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Twitter reversed its decision to block Rep. Marsha Blackburn’s (R-TN) campaign video from being promoted on the social media outlet Tuesday, saying there is “room to refine our policies” around this issue, according to Politico.

On Monday Twitter told Blackburn’s Senate campaign that a line in the announcement video, which bashed Planned Parenthood saying Blackburn stopped them from selling “baby body parts,” was inflammatory and against its rules for promoting advertisements. Blackburn was still able to share the video on Twitter, it just wasn’t allowed to be promoted.

Blackburn used Twitter’s decision as a platform to rally her base and to criticize the “Silicon Valley elites” for trying to “impose their values.”

A Twitter spokesperson told Politico Tuesday that it had reversed its decision.

Twitter’s full statement:

“Our ads policies strive to balance protecting our users from potentially distressing content while allowing our advertisers to communicate their messages. Nowhere is this more difficult than in the realm of political advertising and the highly charged issues that are often addressed therein. After further review, we have made the decision to allow the content in question from Rep. Blackburn’s campaign ad to be promoted on our ads platform.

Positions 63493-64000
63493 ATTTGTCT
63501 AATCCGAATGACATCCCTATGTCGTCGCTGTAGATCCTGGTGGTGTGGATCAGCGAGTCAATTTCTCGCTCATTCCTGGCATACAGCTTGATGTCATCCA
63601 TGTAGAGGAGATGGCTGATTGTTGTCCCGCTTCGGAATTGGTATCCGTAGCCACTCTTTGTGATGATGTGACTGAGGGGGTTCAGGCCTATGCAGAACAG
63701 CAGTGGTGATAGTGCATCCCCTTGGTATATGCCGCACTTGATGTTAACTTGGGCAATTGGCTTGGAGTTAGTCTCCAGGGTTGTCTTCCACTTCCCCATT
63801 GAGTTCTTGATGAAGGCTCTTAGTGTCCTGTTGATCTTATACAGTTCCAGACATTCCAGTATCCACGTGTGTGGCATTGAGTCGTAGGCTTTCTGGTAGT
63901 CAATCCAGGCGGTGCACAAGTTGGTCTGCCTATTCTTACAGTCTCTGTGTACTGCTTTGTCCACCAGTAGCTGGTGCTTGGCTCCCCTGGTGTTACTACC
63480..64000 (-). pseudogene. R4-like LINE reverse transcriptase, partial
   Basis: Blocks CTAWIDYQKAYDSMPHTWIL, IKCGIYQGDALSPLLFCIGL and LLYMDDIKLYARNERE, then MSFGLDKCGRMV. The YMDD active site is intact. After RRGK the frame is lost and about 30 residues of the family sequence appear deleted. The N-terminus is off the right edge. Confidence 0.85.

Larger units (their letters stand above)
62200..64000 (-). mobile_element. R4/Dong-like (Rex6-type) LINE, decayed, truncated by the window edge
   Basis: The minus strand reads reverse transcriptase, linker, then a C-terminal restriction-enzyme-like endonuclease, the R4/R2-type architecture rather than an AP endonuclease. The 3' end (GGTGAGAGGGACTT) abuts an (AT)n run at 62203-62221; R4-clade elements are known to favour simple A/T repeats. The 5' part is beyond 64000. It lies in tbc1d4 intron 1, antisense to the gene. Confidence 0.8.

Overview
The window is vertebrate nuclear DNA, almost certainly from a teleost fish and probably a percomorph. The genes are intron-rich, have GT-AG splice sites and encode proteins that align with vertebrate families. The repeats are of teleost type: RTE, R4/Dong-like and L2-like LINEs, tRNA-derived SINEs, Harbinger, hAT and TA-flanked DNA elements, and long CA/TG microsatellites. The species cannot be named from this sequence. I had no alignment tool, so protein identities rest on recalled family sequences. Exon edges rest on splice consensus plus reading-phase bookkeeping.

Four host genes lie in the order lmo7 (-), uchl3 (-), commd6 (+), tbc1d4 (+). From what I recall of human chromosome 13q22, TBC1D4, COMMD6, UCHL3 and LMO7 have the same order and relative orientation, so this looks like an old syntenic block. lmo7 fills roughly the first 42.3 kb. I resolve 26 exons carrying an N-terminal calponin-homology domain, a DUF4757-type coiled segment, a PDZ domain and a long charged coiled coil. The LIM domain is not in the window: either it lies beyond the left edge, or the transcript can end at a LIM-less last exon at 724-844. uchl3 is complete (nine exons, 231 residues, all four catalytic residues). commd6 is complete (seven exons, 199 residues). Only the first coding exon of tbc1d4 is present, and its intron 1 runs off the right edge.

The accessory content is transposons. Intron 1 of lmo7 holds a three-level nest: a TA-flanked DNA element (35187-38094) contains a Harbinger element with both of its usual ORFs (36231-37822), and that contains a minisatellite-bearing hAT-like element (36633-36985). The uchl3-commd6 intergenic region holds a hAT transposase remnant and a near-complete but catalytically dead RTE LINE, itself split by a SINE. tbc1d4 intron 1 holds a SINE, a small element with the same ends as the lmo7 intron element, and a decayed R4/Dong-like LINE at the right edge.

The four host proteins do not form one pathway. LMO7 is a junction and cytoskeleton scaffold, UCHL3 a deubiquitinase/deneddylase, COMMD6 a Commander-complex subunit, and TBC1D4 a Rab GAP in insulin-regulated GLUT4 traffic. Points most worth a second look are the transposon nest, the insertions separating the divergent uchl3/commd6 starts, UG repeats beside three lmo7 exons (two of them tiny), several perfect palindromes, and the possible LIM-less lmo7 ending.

“While we initially determined that a small portion of the video used potentially inflammatory language, after reconsidering the ad in the context of the entire message, we believe that there is room to refine our policies around these issues.”

The cryptic line in her campaign announcement is likely referring to Blackburn’s work leading a House investigation into Planned Parenthood after a video surfaced in 2015 that appeared to show the group profiting from the sale of fetal tissue, which has been illegal since 1993.

Abortion providers can be paid for shipping and handling the material, New York magazine reported. 

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When asked whether President Donald Trump is concerned about alienating himself with his repeated attacks on influential Republican members of Congress — most recently Sen. Bob Corker (R-TN) — the White House threw the blame back on lawmakers.

“I don’t think he’s alienated anyone. I think Congress has alienated themselves by not actually getting the job done that the people of this country elected them to do,” White House press secretary Sarah Huckabee Sanders said Tuesday.

She blamed Republicans for not being able to repeal and replace Obamacare as “they all promised and campaigned on” and said the White House is hopeful for a different outcome when it comes to tax reform.

“We are certainly committed to that and think we’ll get there, but time and time again Congress has made promises and failed to deliver. If anyone is being alienated, it’s people who are promising things and not delivering,” she said.